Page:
Costs of resprouting are traded off against reproduction in subtropical coastal dune forest trees

E Nzunda, Michael Lawes

    Research output: Contribution to journalArticleResearchpeer-review

    Abstract

    Resprouting can be an important means of regeneration for forest tree species resulting in multi-stemmed architecture, especially at less productive or frequently disturbed sites. However, the cost of resprouting may be traded off against growth or reproduction. In subtropical coastal forest in South Africa, trees grow on steep, sandy dunes with unstable soils and low to moderate nutrient availability. These coastal forests experience seasonally strong anticyclonic winds from August through October. We examined the hypothesis that basal resprouting resulting in multiple stems causes lower rates of sexual reproduction and recruitment by individuals. We examined whether trees traded off resprouting against seed output, seed size, seedling abundance and recruitment by seedlings. Species were designated as good and poor resprouters based on their frequency of multi-stemmed individuals at Cape Vidal. Good resprouters had more stems, produced less seed and had lower seed mass than poor resprouters, and had lower seedling abundance and fewer individuals in small diameter classes than large diameter classes. Seedling abundance in good resprouters was not influenced by the availability of understorey gaps. Good resprouters were most abundant on dune crests and seaward slopes that were exposed to sea winds. Persistence of established individuals by producing multiple stems from basal resprouts is important where a chronic disturbance regime potentially reduces the survivorship of single-stemmed individuals and thereby their opportunities for reproduction. Good resprouters appear to trade-off recruitment of new individuals for multiple stems that increase the persistence of established ones against disturbance. We conclude that multi-stemming arising from basal resprouts has evolved to promote individual persistence under low to moderate intensity but pervasive wind stress. � 2011 Springer Science+Business Media B.V.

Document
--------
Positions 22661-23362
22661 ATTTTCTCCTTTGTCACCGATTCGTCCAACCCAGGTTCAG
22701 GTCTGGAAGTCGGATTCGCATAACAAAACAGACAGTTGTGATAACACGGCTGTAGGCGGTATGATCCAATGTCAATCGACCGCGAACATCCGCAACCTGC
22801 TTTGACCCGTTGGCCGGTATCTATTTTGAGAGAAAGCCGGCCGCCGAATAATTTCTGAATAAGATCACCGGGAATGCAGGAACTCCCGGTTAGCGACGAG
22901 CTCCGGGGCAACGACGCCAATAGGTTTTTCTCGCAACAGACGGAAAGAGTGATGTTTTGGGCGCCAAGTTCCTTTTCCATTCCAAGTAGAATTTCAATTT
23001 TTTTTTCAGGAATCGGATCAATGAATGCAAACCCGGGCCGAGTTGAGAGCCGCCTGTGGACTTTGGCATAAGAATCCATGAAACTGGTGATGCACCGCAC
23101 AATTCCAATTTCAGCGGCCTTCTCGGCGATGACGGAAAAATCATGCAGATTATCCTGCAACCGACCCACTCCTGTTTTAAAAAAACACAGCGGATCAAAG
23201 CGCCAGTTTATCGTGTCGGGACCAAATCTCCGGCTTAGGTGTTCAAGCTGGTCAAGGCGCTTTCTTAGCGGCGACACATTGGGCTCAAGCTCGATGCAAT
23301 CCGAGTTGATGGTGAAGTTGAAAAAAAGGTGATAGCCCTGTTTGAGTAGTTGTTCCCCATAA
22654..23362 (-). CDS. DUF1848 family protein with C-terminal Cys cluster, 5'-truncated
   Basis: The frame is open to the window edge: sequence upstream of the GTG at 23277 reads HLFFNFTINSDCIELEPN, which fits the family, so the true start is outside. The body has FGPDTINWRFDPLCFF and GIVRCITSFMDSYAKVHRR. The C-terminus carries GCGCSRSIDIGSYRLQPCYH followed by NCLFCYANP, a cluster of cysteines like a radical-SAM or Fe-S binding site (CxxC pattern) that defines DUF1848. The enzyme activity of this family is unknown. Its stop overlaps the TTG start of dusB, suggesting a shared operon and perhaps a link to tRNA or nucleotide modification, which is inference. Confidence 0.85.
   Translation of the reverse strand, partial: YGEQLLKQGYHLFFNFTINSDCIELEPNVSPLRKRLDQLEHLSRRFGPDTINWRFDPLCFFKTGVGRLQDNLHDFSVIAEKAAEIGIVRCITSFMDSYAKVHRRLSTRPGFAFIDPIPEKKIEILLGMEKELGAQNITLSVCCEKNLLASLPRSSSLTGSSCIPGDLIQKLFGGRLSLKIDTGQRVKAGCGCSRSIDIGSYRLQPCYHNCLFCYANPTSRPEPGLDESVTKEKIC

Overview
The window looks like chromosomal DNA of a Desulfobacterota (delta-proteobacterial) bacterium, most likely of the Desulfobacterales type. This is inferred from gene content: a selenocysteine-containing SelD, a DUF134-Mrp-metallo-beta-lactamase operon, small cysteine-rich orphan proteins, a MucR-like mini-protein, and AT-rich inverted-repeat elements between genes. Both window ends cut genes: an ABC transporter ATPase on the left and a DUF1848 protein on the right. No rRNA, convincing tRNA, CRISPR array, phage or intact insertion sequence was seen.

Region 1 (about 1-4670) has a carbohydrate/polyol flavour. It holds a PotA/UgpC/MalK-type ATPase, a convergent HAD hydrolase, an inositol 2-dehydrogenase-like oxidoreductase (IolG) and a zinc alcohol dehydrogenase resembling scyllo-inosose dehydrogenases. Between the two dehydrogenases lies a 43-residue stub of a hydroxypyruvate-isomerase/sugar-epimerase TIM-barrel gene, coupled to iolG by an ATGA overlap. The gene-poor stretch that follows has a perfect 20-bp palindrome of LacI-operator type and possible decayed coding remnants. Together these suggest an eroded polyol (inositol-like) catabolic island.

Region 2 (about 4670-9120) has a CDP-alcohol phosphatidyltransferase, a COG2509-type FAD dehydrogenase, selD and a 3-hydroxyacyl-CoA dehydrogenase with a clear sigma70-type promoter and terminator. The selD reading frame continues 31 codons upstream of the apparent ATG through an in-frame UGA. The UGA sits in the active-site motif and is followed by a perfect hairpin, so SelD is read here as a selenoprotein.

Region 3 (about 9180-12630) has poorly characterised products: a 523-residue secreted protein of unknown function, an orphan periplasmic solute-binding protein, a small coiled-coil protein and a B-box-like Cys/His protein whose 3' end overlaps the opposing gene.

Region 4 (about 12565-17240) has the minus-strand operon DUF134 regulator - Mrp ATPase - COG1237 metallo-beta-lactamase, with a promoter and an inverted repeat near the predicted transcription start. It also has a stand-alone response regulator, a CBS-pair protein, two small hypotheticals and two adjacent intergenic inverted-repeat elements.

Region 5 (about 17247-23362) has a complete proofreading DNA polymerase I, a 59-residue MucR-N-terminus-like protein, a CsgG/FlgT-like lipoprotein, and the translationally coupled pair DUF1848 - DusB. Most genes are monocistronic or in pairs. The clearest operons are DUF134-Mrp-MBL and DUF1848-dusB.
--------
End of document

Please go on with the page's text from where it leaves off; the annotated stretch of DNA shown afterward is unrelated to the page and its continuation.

Original languageEnglish
    Pages (from-to)1991-2001
    Number of pages11
    JournalPlant Ecology
    Volume212
    Issue number12
    Early online date20 Oct 2011
    DOIs
    Publication statusPublished - Dec 2011

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    resprouting
    dunes
    forest trees
    dune
    seedling
    coastal forests
    stems
    persistence
    seedlings
    stem
    seeds
    seed
    cost
    disturbance
    seed size
    sexual reproduction
    survivorship
    nutrient availability
    wind stress
    trade-off

    Cite this

    Nzunda, E ; Lawes, Michael. / Costs of resprouting are traded off against reproduction in subtropical coastal dune forest trees. In: Plant Ecology. 2011 ; Vol. 212, No. 12. pp. 1991-2001.
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    abstract = "Resprouting can be an important means of regeneration for forest tree species resulting in multi-stemmed architecture, especially at less productive or frequently disturbed sites. However, the cost of resprouting may be traded off against growth or reproduction. In subtropical coastal forest in South Africa, trees grow on steep, sandy dunes with unstable soils and low to moderate nutrient availability. These coastal forests experience seasonally strong anticyclonic winds from August through October. We examined the hypothesis that basal resprouting resulting in multiple stems causes lower rates of sexual reproduction and recruitment by individuals. We examined whether trees traded off resprouting against seed output, seed size, seedling abundance and recruitment by seedlings. Species were designated as good and poor resprouters based on their frequency of multi-stemmed individuals at Cape Vidal. Good resprouters had more stems, produced less seed and had lower seed mass than poor resprouters, and had lower seedling abundance and fewer individuals in small diameter classes than large diameter classes. Seedling abundance in good resprouters was not influenced by the availability of understorey gaps. Good resprouters were most abundant on dune crests and seaward slopes that were exposed to sea winds. Persistence of established individuals by producing multiple stems from basal resprouts is important where a chronic disturbance regime potentially reduces the survivorship of single-stemmed individuals and thereby their opportunities for reproduction. Good resprouters appear to trade-off recruitment of new individuals for multiple stems that increase the persistence of established ones against disturbance. We conclude that multi-stemming arising from basal resprouts has evolved to promote individual persistence under low to moderate intensity but pervasive wind stress. � 2011 Springer Science+Business Media B.V.",
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    doi = "10.1007/s11258-011-9991-2",
    language = "English",